Out and about with my sister on a Friday night—novel for both of us, who have children whose bedtimes aren’t far from our own—I noticed a sign pasted outside the elevator at the mall we were at: “for families only”. I laughed—what if you aren’t with family? What if you haven’t got one? What if you’re just a person who wants to take the elevator? There was a very pleasant looking guard walking around, evidently taking his job quite seriously (reminding me a bit of an earnest captain Carrot Ironfoundersson from the Watch) and would no doubt have apprehended some errant lone elevator-hopper, because we also do quite love policing each other.

Possessed quite cozily of a legitimizing family myself, the sign made me wonder. Family is everything in our culture, the alpha and omega of our lives. It’s the reason why parents start scouting for rishtas as soon as possible, the reason why people are reluctant to let their girls study too much, the reason why boys dump lucrative jobs abroad to come home: marry. Make a family. Without a family you aren’t allowed in an elevator or into ‘family’ lines, or sometimes not even into Joyland. If you aren’t a senior citizen, then you have got to be in a family otherwise you’re doomed. There is no such thing as being young and single and entirely non-threatening, for that is the underlying sniffiness about ‘families only’. The implication is that single people are some kind of raffish renegades, sexual predators taking selfies and eating ice cream cones with their chums but lurking, ever at the ready to pounce on an unsuspecting public. Most of the time these singles are young men, because while it is a splendid notion that young women could be out on the prowl, it doesn’t usually happen often. This assumption of violence may be true—Delhi’s terrible state of public security for women is chilling enough—but only to a certain extent. The average single person out for a bit of fun on the town is not necessarily going to be asking for one’s number or following one around a shopping mall humming an item number loudly. And as most of us know, not letting them go in an elevator or into certain areas at certain times is not going to stop them if they want to indulge in such acts of dubious levity.

But since we never address any problem at its root or even face-on, we love to do silly things like make ‘families only’ zones. The implication of that is not just that families are socially desirable, but also that nothing bad can happen inside families. That once you’re in a family, you’re in a safe zone. If only it were that easy: single people strange and morally dubious, people in families upstanding and sleaze-free. So a family can cram itself into an elevator with no qualms about an uncle’s wandering eye or a cousin’s straying hand because they are a family, and magically immune from all social and moral ailment!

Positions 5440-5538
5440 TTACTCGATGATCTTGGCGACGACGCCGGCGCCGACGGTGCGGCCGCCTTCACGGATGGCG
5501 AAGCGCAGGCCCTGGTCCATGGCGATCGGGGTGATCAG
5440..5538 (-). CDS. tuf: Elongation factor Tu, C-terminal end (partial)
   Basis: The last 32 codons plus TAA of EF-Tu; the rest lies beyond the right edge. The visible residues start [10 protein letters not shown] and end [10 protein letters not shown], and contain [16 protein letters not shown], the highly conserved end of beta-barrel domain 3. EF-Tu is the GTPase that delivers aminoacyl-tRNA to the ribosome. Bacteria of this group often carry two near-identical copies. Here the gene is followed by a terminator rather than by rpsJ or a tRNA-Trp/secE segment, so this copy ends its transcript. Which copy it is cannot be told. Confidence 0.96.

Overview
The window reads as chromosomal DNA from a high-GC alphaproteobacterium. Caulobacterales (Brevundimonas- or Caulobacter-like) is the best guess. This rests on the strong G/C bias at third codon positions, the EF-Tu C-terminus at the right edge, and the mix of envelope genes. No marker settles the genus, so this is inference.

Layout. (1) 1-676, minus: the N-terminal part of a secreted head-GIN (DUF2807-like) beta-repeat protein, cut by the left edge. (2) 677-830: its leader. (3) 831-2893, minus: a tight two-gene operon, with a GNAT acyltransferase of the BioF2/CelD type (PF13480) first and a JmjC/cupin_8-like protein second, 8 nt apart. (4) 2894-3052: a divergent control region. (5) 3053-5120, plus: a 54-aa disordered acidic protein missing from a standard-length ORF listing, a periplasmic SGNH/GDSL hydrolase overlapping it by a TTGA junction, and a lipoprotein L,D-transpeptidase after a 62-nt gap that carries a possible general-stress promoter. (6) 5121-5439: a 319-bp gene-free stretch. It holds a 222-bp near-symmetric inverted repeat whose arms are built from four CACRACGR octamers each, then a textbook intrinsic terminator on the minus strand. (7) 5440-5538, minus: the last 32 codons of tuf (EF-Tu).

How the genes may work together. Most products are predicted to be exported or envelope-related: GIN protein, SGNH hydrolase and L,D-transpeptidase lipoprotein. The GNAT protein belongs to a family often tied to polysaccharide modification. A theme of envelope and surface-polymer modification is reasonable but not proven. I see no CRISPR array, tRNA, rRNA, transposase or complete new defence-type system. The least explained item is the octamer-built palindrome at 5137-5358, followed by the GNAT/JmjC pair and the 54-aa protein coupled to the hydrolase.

The way we exclude single people from family life is also to their detriment. Why should we separate our hallowed families from single, mostly male, people in restaurants and bazaars? Why can’t they sit in a ‘family hall’ and eat their burgers with families if they would like to? Most of them probably wouldn’t by choice—who wants to spend a fun night out being stared at by kohl-eyed toddlers and their kohl-eyed mothers, judging you silently for laughing too loud or taking too many pictures or, heaven forbid, lighting up a cigarette? But if we want to instill in our ‘youth’ the idea of how important families are to us culturally, then we should perhaps stop making them pariahs, because they are not. By separating them from our ‘normal’ (which I put in inverted commas because what constitutes normal is another conversation) social discourse we are implying that unless you are married with a family, nobody is interested in you. You don’t belong unless you are in this mould. Which is a great pity, because young people are interesting, and alive, and sometimes full of ideas. Isn’t it our job, as older people, or (apparently) more responsible citizens, to engage them? To interact with them, to find out what they want to do with themselves, to help them along? To even, if you will, include them in a more diverse social network that can lead by example, and show single people that family life can be fun and supportive and loving, not the drudgery of duty and dull routine it’s made out to be. Maybe then our young people can be less stifled, less self-conscious and less alone, because they all have issues and problems that they often can’t talk to older people about for fear of censure or ridicule. So instead of banning them from the elevator, let’s start giving them a seat at the table, and listening.